Of course we instantly assented. Nothing could have pleased us better than this invitation, for we had long been dying to see the inside of Edmund's laboratory. We all got our hats and started out with him. We knew where he lived, occupying a whole house though he was a bachelor, but none of us had ever seen the inside of it, and our curiosity was on the qui vive. He led us through a handsome hallway and a rear apartment directly into the back yard, half of which we were surprised to find inclosed and roofed over, forming a huge shanty, like a workshop. Edmund opened the door of the shanty and ushered us in.
A remarkable object at once concentrated our attention. In the center of the place was the queerest-looking thing that you can well imagine. I can hardly describe it. It was round and elongated like a boiler, with bulging ends, and seemed to be made of polished steel. Its total length was about eighteen feet, and its width ten feet. Edmund approached it and opened a door in the end, which was wide and high enough for us to enter without stooping or crowding.
"Step in, gentlemen," he said, and unhesitatingly we obeyed him, all except Church, who for some unknown reason remained outside, and when we looked for him had disappeared.
Edmund turned on a bright light, and we found ourselves in an oblong chamber, beautifully fitted up with polished woodwork, and leather-cushioned seats running round the sides. Many metallic knobs and handles shone on the walls.
"Sit down," said Edmund, "and I will tell you what I have got here."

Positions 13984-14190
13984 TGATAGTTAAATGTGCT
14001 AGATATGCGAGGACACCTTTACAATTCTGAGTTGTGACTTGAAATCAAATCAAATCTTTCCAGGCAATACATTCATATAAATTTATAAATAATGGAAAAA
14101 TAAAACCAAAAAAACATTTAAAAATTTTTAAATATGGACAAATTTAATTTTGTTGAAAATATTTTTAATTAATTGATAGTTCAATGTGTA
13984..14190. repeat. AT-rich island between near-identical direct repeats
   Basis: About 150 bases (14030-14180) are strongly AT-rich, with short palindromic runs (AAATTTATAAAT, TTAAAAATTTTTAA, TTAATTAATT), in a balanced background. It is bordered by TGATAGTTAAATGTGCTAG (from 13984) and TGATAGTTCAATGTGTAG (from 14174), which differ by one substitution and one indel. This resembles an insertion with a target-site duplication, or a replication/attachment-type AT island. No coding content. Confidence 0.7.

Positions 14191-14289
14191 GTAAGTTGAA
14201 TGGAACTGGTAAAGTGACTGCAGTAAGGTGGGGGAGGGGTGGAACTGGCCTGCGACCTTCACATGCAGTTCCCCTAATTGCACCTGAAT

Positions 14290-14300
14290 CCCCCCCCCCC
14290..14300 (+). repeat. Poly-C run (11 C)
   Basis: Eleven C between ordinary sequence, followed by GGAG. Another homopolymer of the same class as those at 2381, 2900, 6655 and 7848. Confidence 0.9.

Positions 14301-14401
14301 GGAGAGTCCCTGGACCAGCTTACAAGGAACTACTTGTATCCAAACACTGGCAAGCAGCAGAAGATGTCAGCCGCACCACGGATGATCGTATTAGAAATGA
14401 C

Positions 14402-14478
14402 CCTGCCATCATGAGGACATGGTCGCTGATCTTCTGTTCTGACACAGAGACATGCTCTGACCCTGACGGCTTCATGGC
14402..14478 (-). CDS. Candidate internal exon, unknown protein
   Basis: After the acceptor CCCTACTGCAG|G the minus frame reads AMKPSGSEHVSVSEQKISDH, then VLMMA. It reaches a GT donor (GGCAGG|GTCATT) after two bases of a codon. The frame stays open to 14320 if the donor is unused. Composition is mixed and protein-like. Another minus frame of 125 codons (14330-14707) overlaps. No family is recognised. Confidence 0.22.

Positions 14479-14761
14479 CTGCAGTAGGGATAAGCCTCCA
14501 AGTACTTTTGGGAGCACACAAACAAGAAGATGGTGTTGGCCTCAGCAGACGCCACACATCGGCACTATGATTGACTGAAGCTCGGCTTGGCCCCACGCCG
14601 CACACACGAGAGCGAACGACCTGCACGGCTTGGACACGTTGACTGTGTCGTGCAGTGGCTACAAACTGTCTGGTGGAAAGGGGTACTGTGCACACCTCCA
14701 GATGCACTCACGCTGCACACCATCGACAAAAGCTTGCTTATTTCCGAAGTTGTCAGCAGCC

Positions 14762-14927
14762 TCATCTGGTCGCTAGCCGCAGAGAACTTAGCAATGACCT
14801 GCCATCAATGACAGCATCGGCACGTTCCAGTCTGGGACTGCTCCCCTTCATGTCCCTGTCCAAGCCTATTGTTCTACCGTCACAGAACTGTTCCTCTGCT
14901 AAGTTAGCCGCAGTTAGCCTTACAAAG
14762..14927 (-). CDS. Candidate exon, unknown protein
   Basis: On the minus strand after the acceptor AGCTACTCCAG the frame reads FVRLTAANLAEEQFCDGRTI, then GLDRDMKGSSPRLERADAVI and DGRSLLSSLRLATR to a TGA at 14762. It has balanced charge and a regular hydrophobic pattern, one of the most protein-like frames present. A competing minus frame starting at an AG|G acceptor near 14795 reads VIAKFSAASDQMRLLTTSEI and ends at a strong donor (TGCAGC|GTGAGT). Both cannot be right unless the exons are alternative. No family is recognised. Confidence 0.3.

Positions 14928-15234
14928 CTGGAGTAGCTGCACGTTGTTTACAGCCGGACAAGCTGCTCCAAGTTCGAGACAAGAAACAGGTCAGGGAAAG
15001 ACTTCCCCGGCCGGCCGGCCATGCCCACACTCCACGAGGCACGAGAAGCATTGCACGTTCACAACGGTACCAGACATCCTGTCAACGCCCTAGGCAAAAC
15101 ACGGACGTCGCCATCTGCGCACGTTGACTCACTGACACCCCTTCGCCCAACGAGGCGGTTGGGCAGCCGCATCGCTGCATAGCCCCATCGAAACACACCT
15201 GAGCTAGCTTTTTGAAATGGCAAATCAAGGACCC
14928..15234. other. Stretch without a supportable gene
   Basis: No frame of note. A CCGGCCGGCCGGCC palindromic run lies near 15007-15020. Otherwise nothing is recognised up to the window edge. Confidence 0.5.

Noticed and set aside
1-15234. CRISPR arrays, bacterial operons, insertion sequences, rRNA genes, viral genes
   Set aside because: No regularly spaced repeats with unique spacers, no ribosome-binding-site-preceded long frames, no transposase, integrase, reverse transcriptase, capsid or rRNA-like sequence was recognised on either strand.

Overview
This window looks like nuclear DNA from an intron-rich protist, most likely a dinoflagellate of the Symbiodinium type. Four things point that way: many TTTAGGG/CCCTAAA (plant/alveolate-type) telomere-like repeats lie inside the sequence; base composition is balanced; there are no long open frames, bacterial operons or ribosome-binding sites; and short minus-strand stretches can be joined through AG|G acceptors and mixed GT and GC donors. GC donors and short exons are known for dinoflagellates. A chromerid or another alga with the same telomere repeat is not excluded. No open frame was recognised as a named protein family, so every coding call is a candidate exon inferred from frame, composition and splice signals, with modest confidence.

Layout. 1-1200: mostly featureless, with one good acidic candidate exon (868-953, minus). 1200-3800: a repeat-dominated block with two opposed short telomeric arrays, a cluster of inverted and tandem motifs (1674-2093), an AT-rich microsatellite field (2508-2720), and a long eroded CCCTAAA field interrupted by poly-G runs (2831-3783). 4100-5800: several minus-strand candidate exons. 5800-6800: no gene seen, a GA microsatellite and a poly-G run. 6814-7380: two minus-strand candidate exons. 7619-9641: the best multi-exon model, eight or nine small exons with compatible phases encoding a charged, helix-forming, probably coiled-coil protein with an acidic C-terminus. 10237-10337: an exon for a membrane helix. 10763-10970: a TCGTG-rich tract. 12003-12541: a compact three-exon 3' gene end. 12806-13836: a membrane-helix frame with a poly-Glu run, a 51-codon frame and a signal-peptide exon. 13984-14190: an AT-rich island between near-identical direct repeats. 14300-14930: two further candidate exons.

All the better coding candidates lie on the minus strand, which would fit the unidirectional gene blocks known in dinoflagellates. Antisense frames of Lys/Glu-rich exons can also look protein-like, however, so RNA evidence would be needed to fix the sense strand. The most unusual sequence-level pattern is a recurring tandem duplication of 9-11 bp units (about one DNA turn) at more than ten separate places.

He stepped to the door and called again for Church but there was no answer. We concluded that, thinking the thing would be too deep to be interesting, he had gone back to the club. That was not what he had done, as you will learn later, but he never regretted what he did do. Getting no response from Church, Edmund finally sat down with us on one of the leather-covered benches, and began his explanation.
"As I was telling you at the club," he said, "I've solved the mystery of the atoms. I'm sure you'll excuse me from explaining my method" (there was a little raillery in his manner), "but at least you can understand the plain statement that I've got unlimited power at my command. These knobs and handles that you see are my keys for turning it on and off, and controlling it as I wish. Mark you, this power comes right out of the heart of what we call matter; the world is chock full of it. We have known that it was there at least ever since radioactivity was discovered, but it looked as though human intelligence would never be able to set it free from its prison. Nevertheless I have not only set it free, but I am able to control it as perfectly as if it were steam from a boiler, or an electric current from a dynamo."
Jack, who was as unscientific a person as ever lived, yawned, and Edmund noticed it. But he showed no irritation, merely smiling, and saying, with a wink at me and Henry:
"Even this seems to be rather too deep, so perhaps I had better show you, instead of telling you, what I mean. Excuse me a moment."
He stepped out of the door, and we remained seated. We heard a noise outside like the opening of a barn door, and immediately Edmund reappeared and closed the door of the chamber in which we were. We watched him with growing curiosity. With a singular smile he pressed a knob on the wall, and instantly we felt that the chamber was rising in the air. It rocked a little like a boat in wavy water. We were startled, of course, but not alarmed.
"Hello!" exclaimed Jack. "What kind of a balloon is this?"
"It's something more than a balloon," was Edmund's reply, and as he spoke he touched another knob, and we felt the car, as I must now call it, come to rest. Then Edmund opened a shutter at one side, and we all sprang up to look out. Below us we saw roofs and the tops of two trees standing at the side of the street.
"We're about a hundred feet up," said Edmund quietly. "What do you think of it now?"
"Wonderful! wonderful!" we exclaimed in a breath. And I continued: